American Reject proved one thing for me. There is nothing as funny as a loose boob on live TV. Within 2 minutes, our heroine Kay is humiliated by a mammary flopper on Live TV. It’s an honest and doesn’t feel true to life. Especially in an era of Only Fans and constant brand marketing, that costume malfunction would have launched a career and a ton of thinkpieces.
I still don’t understand the appeal of singing competitions. As American Reject moved along, that didn’t change much. The cast was amazing and it’s always a joy to see Bryan Batt working outside of Mad Men. However, I couldn’t quite take my attention away from Kathleen Elizabeth Monteleone. She wrote the film and starred in Kick Me, I’m A Christian. If you can find it in the archives, I covered a few years ago. Well, at least the pilot.
Reality television is hitting a point of becoming an easy target. American Reject uses its fun and giant cast to play with the personalities at play, but it also leans hard into earnest music performances. It was on the second viewing where the disjointed approach of the serious and humorous started to clash for me. Honestly, it wasn’t terrible, but it was very aware of itself.
The supporting cast had talent ranging from Billy Ray Cyrus to Rebecca Black. Everyone like that seems to have something they want to state about the state of reality TV and pop music. But, they come across as almost disinterested like someone would be in a sketch. Rebecca Black rights the ship and ends up turning in the best supporting performance.
Still, it plays odd. American Reject doesn’t play too long or short. But, there were multiple times where I felt the narrative start to wobble a bit. I think a lot of my problems stemmed from the plots with Annaleigh Ashford and Angelica Hale. Both of those stories are kinda cliche at this point, but they don’t get resolved in that cliche of a way.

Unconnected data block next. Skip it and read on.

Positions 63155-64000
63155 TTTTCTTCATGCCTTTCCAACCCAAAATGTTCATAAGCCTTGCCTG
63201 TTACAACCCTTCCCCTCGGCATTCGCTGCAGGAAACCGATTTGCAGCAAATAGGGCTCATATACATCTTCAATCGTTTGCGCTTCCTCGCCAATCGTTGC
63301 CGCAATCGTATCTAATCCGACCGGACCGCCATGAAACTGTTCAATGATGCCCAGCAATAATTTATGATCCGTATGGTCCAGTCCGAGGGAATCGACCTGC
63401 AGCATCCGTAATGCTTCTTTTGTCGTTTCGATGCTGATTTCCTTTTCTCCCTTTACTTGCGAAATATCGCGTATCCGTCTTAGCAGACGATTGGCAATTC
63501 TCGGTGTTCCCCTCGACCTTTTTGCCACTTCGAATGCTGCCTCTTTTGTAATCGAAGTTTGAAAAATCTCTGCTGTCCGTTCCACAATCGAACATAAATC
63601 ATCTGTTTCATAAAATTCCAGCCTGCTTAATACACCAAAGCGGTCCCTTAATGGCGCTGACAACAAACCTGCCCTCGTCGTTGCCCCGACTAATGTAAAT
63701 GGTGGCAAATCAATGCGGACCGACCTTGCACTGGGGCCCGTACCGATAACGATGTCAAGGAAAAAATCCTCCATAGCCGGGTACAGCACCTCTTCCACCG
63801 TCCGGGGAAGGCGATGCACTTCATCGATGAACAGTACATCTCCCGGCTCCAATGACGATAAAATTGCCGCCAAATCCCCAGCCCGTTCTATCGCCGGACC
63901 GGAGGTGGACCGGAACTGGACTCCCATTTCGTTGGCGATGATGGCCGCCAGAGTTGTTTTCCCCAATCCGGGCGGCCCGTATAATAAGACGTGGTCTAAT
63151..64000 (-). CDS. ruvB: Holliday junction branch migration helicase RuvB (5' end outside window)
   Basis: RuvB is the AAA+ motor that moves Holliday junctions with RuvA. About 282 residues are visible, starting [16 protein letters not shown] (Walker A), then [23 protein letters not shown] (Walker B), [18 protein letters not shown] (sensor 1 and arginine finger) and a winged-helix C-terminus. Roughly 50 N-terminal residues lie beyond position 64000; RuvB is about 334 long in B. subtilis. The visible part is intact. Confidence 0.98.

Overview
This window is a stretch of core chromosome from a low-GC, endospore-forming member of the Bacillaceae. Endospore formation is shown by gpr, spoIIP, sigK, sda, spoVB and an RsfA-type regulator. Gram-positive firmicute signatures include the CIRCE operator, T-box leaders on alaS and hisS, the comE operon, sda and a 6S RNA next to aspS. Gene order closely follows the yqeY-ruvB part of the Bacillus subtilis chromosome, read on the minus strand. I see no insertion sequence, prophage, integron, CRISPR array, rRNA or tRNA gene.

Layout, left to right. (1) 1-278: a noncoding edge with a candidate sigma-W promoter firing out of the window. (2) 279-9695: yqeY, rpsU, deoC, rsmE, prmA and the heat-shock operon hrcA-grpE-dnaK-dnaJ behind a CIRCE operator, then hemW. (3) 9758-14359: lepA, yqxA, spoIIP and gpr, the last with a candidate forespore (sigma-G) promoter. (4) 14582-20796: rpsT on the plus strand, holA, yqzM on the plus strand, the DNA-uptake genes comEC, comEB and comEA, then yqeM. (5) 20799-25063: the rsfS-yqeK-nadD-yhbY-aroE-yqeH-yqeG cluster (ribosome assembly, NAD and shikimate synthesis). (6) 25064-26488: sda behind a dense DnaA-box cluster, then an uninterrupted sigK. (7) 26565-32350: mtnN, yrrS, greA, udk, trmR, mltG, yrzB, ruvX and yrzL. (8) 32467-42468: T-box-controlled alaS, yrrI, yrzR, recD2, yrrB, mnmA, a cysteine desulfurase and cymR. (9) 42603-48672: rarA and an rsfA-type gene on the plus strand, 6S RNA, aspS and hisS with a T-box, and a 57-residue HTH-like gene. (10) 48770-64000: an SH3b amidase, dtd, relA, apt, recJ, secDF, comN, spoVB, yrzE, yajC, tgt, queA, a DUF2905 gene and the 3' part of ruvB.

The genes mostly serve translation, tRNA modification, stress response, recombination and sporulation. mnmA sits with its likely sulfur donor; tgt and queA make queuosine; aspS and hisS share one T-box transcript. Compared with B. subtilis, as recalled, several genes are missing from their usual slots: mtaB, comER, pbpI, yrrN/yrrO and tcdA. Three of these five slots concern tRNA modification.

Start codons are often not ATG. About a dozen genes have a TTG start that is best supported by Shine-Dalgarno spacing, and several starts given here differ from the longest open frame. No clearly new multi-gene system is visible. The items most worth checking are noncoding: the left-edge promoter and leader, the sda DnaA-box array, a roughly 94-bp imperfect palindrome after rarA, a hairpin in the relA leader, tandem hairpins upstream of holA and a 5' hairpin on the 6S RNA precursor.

What does that mean? Well, it’s been the same kind of deal since A Star is Born back in the 1950s version. Don’t worry, we’ll talk about the 1937 version pretty soon. Back on topic, women as singers get hit with two major kinds of plots. Worrying about the new talent coming up and feeling guilty for living their loved ones in the dust. American Reject attempts a redemption story, a small town saving story and these two plots as well.
At times, it feels like a bridge too far. When American Reject walks that bridge right, it’s amazing to behold. Does that derail your enjoyment of the movie? Of course not. There are more films that attempt to do much than do too little. I would love to see what Kathleen Elizabeth Monteleone does next, as American Reject did the one thing that matters anymore. It made me want to watch her in more stuff.
Think about how many new actors come across your view that makes you want to seek out more of their stuff. It’s the curse of a content saturated culture. When the world is flooded, there is very little to highlight and pull out of the heaving mass. American Reject gave me something to pinpoint, that’s good to count for something.
So, who’s going to end up enjoying American Reject? Audiences that enjoy musical performance movies with some light comedy thrown into the mix. It’s not Nashville and it’s not fluff. Plus, it continues the renaissance of Rebecca Black. That’s always got to be good.